Stem Cell Treatment Restores Sight to Patients in New Clinical Trial

A recently announced clinical trial using stem cell-derived ocular cells has shown preliminary results that are very promising. The first patients to receive the new treatment for people with wet age-related macular degeneration (AMD) have regained reading vision.
The study is a major milestone for the London Project to Cure Blindness, a partnership between Professor Pete Coffey from University College London and Professor Lyndon da Cruz, a retinal surgeon at Moorfields Eye Hospital NHS Foundation Trust. The Project has also been supported by the UCL Institute of Ophthalmology and the National Institute for Health Research (NIHR).

The results of this ground-breaking clinical study, published in Nature Biotechnology, described the implantation of a specially engineered patch of retinal pigment epithelium cells derived from stem cells to treat people with sudden severe sight loss from wet AMD.
The study investigated whether the diseased cells at the back of the patients’ affected eye could be replenished using the stem cell patch. A specially engineered surgical tool was used to insert the patch under the retina in the affected eye of each patient in an operation lasting one to two hours.
It is hoped that the treatment will also help treat dry AMD in the future. It’s the first description of a complete engineered tissue that has been successfully used in this way.
Developed in part by researchers at UC Santa Barbara, the team implanted the retinal eyepatch onto a subject at Moorfields Eye Hospital in London.
In the months before patient Douglas Waters’ surgery, his vision was poor and he couldn’t see anything out of his right eye at all. After the surgery, his eyesight improved so much that he could read the newspaper and help his wife with gardening.
“This study represents real progress in regenerative medicine and opens the door on new treatment options for people with age-related macular degeneration,” said the study co-author Coffey, a professor at the University of Santa Barbara’s Neuroscience Research Institute and co-director of the campus’s Center for Stem Cell Biology & Engineering.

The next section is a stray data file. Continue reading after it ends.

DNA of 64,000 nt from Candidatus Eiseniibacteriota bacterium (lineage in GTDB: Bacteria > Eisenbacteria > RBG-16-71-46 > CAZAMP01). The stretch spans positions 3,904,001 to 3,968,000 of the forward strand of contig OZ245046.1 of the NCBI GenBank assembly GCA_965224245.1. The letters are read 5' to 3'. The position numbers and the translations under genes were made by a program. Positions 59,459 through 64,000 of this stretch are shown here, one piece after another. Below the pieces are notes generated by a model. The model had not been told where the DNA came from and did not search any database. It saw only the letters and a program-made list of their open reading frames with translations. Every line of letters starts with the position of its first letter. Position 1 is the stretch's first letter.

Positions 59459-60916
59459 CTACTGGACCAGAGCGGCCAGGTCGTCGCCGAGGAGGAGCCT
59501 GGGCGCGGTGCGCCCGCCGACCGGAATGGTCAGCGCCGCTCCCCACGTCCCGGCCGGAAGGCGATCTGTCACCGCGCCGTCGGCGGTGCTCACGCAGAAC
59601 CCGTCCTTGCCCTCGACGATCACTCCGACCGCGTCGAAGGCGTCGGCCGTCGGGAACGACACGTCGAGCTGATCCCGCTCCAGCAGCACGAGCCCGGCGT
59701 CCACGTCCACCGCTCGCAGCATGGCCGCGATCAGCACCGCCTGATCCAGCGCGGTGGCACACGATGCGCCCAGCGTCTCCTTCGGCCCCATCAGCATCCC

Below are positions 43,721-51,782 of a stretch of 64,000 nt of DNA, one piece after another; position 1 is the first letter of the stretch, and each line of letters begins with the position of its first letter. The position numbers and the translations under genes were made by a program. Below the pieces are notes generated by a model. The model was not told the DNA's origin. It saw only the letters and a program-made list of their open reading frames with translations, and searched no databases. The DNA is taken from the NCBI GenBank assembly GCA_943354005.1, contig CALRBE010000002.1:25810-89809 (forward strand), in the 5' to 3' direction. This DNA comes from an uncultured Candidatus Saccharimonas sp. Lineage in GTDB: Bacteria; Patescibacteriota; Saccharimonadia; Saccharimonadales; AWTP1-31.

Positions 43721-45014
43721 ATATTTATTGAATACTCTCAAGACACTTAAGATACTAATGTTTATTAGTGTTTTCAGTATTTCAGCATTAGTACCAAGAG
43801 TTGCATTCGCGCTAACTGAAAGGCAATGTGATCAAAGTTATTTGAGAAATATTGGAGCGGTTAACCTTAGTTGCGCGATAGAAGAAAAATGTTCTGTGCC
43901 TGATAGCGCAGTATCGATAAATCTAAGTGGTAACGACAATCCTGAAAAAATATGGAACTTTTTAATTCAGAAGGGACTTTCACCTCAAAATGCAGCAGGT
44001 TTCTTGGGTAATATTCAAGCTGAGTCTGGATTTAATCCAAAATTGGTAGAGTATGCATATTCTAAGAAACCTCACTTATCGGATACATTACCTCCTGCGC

“The results suggest that this new therapeutic approach is safe and provides good visual outcomes. The patients who received the treatment had very severe AMD, and their improved vision will go some way towards enhancing their quality of life," said Lyndon da Cruz, a consultant retinal surgeon at Moorfields Eye Hospital, "We recognize that this is a small group of patients, but we hope that what we have learned from this study will benefit many more in the future.”
Macular degeneration accounts for almost 50 percent of all visual impairment in the developed world and usually affects people over 50 years of age. AMD affects central vision, which is mainly used for reading, while leaving the surrounding vision normal. Wet AMD is generally caused by.abnormal blood vessels that leak fluid or blood into the region of the macula in the center of the retina, and it almost always begins as dry AMD.
In addition to Waters, a woman in her early 60s who also suffered from a severe form of wet AMD and declining vision underwent the procedure. She and Waters were monitored for 12 months and reported improvements to their vision. They went from not being able to read at all, even with glasses, to reading 60 to 80 words per minute with normal reading glasses.
“We hope this will lead to an affordable ‘off-the-shelf’ therapy that could be made available to NHS patients within the next five years,” said Coffey, who founded the London Project to Cure Blindness more than a decade ago.